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Fronteras: ‘She empowers mestizos’ — New exhibit reexamines the complex story of La Malinche

After the Spanish conquistadores arrived in Mesoamerica during the 16th century, they toppled the Aztec Empire of Tenochtitlan with the help of a young indigenous girl.

La Malinche — also known throughout history as Doña Marina, Malintzin or Malinalli — was among a group of enslaved women who were given to the Spaniards when they first arrived.

Skilled at learning language and dialects, she became the translator and cultural interpreter for Hernán Cortés.

Five hundred years later, critics argue that Malinche’s role as translator directly led to the conquest of indigenous peoples in Mesoamerica.

Mexican poet Octavio Paz’s essay “The Sons of La Malinche” explicitly labeled her as a woman who betrayed her people and her nation.

A new exhibit at the San Antonio Museum of Art (SAMA) aims to revisit Malinche’s legacy and her artistic portrayals throughout history.

The “Traitor, Survivor, Icon: The Legacy of La Malinche” exhibit is separated into five sections, highlighting Malinche’s impact on indigeneity, national identity, and female empowerment.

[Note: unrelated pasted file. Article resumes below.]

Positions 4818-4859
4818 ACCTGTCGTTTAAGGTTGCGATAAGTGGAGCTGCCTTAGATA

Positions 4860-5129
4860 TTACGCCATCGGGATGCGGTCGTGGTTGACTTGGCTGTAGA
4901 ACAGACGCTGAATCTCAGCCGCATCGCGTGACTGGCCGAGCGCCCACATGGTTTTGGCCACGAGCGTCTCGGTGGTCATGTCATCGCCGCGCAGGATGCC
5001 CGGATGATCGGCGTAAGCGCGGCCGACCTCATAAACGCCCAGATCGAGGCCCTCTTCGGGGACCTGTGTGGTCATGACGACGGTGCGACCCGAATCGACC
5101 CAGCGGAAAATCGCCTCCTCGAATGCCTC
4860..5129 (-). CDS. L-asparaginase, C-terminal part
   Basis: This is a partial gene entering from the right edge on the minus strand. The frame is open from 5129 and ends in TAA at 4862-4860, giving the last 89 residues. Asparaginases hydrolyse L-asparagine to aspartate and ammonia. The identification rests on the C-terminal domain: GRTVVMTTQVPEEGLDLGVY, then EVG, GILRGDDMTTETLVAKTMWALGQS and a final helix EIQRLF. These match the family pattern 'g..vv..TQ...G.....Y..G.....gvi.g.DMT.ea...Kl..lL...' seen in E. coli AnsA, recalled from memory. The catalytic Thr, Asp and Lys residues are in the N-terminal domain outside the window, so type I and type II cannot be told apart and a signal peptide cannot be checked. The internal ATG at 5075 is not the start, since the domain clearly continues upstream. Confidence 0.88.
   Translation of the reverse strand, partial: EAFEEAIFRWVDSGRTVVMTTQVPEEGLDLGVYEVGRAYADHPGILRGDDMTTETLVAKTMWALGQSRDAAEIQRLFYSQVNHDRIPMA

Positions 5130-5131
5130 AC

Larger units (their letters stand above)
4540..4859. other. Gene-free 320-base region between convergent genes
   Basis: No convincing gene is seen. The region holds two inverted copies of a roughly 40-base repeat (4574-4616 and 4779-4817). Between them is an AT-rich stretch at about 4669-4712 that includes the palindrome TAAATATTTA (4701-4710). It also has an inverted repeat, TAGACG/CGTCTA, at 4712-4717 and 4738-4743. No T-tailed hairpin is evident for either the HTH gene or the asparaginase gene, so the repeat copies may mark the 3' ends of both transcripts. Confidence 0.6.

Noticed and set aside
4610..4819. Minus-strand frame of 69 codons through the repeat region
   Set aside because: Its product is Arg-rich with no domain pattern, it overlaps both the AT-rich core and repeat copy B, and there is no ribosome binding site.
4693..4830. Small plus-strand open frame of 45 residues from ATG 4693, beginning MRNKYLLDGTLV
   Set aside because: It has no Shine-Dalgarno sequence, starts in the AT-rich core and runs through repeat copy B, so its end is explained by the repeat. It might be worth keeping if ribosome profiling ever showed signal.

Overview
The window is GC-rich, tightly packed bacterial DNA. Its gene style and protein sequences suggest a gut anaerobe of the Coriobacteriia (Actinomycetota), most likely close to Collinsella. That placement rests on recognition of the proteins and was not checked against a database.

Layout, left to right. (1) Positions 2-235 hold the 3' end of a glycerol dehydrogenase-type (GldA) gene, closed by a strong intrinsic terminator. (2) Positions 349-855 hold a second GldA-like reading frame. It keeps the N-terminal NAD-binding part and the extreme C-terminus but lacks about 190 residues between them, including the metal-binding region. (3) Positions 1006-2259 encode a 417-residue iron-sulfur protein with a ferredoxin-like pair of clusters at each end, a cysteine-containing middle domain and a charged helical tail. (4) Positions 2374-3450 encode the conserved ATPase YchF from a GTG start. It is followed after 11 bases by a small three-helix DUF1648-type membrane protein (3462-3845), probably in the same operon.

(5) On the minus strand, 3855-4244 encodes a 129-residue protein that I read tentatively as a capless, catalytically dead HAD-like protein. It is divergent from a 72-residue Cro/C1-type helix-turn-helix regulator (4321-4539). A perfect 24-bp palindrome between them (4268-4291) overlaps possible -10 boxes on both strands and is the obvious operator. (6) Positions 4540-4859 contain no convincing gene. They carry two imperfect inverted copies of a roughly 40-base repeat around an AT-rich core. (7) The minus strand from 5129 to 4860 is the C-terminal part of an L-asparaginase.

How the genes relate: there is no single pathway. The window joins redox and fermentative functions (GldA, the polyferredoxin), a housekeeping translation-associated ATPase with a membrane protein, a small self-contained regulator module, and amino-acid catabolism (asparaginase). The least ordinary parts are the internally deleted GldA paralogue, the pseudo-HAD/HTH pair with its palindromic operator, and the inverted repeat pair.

Lucía Abramovich Sánchez, the Associate Curator of Latin American Art at SAMA, says the exhibit repaints Malinche as much more than just a traitor.

“She was complex, like we all are as human beings,” she said. “We are celebrating her and celebrating the artists and the visual culture that have shown her throughout the course of history, but it is also showing her complicated story.”

Santa Barraza, a Chicana artist whose work is featured in the exhibit, says Malinche is a survivor.

“She only lived to 24, 25, 26 years of age,” she said. “If you look at it, she made this transformation not (just) spiritually, but physically and politically. It’s an incredible story.”

The exhibit runs through Jan. 8.

Watch former San Antonio Poet Laureate Carmen Tafolla recite her poem, “La Malinche” below.

Norma Martinez can be reached at norma@tpr.org and on Twitter at @NormDog1